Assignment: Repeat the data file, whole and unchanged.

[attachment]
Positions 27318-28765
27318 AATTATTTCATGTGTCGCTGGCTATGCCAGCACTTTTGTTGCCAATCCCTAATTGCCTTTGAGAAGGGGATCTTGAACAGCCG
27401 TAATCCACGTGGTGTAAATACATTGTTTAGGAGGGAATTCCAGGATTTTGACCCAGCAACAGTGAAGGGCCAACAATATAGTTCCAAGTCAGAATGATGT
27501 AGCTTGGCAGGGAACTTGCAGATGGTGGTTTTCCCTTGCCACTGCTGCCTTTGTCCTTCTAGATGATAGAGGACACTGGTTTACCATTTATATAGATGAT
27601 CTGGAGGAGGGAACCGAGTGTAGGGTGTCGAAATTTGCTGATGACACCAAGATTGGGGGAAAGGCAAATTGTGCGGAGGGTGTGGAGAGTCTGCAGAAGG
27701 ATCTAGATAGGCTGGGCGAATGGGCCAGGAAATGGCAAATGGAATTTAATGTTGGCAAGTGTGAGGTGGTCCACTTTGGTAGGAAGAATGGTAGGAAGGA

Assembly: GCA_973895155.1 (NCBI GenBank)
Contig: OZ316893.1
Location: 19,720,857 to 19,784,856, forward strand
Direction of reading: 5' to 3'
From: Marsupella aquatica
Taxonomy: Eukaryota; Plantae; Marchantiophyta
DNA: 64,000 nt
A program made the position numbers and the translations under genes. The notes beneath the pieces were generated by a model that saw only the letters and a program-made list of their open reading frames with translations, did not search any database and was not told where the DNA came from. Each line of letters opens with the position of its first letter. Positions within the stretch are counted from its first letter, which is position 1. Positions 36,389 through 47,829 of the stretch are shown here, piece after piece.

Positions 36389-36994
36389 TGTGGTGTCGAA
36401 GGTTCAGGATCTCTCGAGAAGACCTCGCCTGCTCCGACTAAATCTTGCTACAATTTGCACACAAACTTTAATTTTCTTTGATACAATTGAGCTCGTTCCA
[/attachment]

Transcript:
Positions 27318-28765
27318 AATTATTTCATGTGTCGCTGGCTATGCCAGCACTTTTGTTGCCAATCCCTAATTGCCTTTGAGAAGGGGATCTTGAACAGCCG
27401 TAATCCACGTGGTGTAAATACATTGTTTAGGAGGGAATTCCAGGATTTTGACCCAGCAACAGTGAAGGGCCAACAATATAGTTCCAAGTCAGAATGATGT
27501 AGCTTGGCAGGGAACTTGCAGATGGTGGTTTTCCCTTGCCACTGCTGCCTTTGTCCTTCTAGATGATAGAGGACACTGGTTTACCATTTATATAGATGAT
27601 CTGGAGGAGGGAACCGAGTGTAGGGTGTCGAAATTTGCTGATGACACCAAGATTGGGGGAAAGGCAAATTGTGCGGAGGGTGTGGAGAGTCTGCAGAAGG
27701 ATCTAGATAGGCTGGGCGAATGGGCCAGGAAATGGCAAATGGAATTTAATGTTGGCAAGTGTGAGGTGGTCCACTTTGGTAGGAAGAATGGTAGGAAGGA

Assembly: GCA_973895155.1 (NCBI GenBank)
Contig: OZ316893.1
Location: 19,720,857 to 19,784,856, forward strand
Direction of reading: 5' to 3'
From: Marsupella aquatica
Taxonomy: Eukaryota; Plantae; Marchantiophyta
DNA: 64,000 nt
A program made the position numbers and the translations under genes. The notes beneath the pieces were generated by a model that saw only the letters and a program-made list of their open reading frames with translations, did not search any database and was not told where the DNA came from. Each line of letters opens with the position of its first letter. Positions within the stretch are counted from its first letter, which is position 1. Positions 36,389 through 47,829 of the stretch are shown here, piece after piece.

Positions 36389-36994
36389 TGTGGTGTCGAA
36401 GGTTCAGGATCTCTCGAGAAGACCTCGCCTGCTCCGACTAAATCTTGCTACAATTTGCACACAAACTTTAATTTTCTTTGATACAATTGAGCTCGTTCCA